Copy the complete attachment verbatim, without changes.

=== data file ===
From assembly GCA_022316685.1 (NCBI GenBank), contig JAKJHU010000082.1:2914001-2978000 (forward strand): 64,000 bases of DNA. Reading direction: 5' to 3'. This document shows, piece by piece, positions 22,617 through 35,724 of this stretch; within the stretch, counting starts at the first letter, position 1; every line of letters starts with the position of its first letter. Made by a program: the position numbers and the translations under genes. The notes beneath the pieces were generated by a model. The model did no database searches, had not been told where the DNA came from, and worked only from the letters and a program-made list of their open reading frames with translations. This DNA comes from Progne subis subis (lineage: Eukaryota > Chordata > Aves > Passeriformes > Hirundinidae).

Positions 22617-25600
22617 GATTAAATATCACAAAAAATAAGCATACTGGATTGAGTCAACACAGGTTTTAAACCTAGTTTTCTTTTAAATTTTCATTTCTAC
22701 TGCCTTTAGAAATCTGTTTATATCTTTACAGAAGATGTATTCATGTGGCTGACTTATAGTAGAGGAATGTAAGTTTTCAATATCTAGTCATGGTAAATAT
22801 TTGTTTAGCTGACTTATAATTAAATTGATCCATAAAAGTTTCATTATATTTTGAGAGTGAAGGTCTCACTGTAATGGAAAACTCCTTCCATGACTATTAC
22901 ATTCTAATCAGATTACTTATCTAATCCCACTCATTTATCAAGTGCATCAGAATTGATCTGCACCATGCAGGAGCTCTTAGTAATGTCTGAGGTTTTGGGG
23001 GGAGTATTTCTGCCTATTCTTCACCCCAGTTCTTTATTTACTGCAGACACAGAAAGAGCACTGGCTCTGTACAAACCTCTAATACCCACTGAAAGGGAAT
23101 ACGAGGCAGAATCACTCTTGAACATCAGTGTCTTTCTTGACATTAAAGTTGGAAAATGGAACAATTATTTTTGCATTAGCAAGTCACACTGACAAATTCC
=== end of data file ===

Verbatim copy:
From assembly GCA_022316685.1 (NCBI GenBank), contig JAKJHU010000082.1:2914001-2978000 (forward strand): 64,000 bases of DNA. Reading direction: 5' to 3'. This document shows, piece by piece, positions 22,617 through 35,724 of this stretch; within the stretch, counting starts at the first letter, position 1; every line of letters starts with the position of its first letter. Made by a program: the position numbers and the translations under genes. The notes beneath the pieces were generated by a model. The model did no database searches, had not been told where the DNA came from, and worked only from the letters and a program-made list of their open reading frames with translations. This DNA comes from Progne subis subis (lineage: Eukaryota > Chordata > Aves > Passeriformes > Hirundinidae).

Positions 22617-25600
22617 GATTAAATATCACAAAAAATAAGCATACTGGATTGAGTCAACACAGGTTTTAAACCTAGTTTTCTTTTAAATTTTCATTTCTAC
22701 TGCCTTTAGAAATCTGTTTATATCTTTACAGAAGATGTATTCATGTGGCTGACTTATAGTAGAGGAATGTAAGTTTTCAATATCTAGTCATGGTAAATAT
22801 TTGTTTAGCTGACTTATAATTAAATTGATCCATAAAAGTTTCATTATATTTTGAGAGTGAAGGTCTCACTGTAATGGAAAACTCCTTCCATGACTATTAC
22901 ATTCTAATCAGATTACTTATCTAATCCCACTCATTTATCAAGTGCATCAGAATTGATCTGCACCATGCAGGAGCTCTTAGTAATGTCTGAGGTTTTGGGG
23001 GGAGTATTTCTGCCTATTCTTCACCCCAGTTCTTTATTTACTGCAGACACAGAAAGAGCACTGGCTCTGTACAAACCTCTAATACCCACTGAAAGGGAAT
23101 ACGAGGCAGAATCACTCTTGAACATCAGTGTCTTTCTTGACATTAAAGTTGGAAAATGGAACAATTATTTTTGCATTAGCAAGTCACACTGACAAATTCC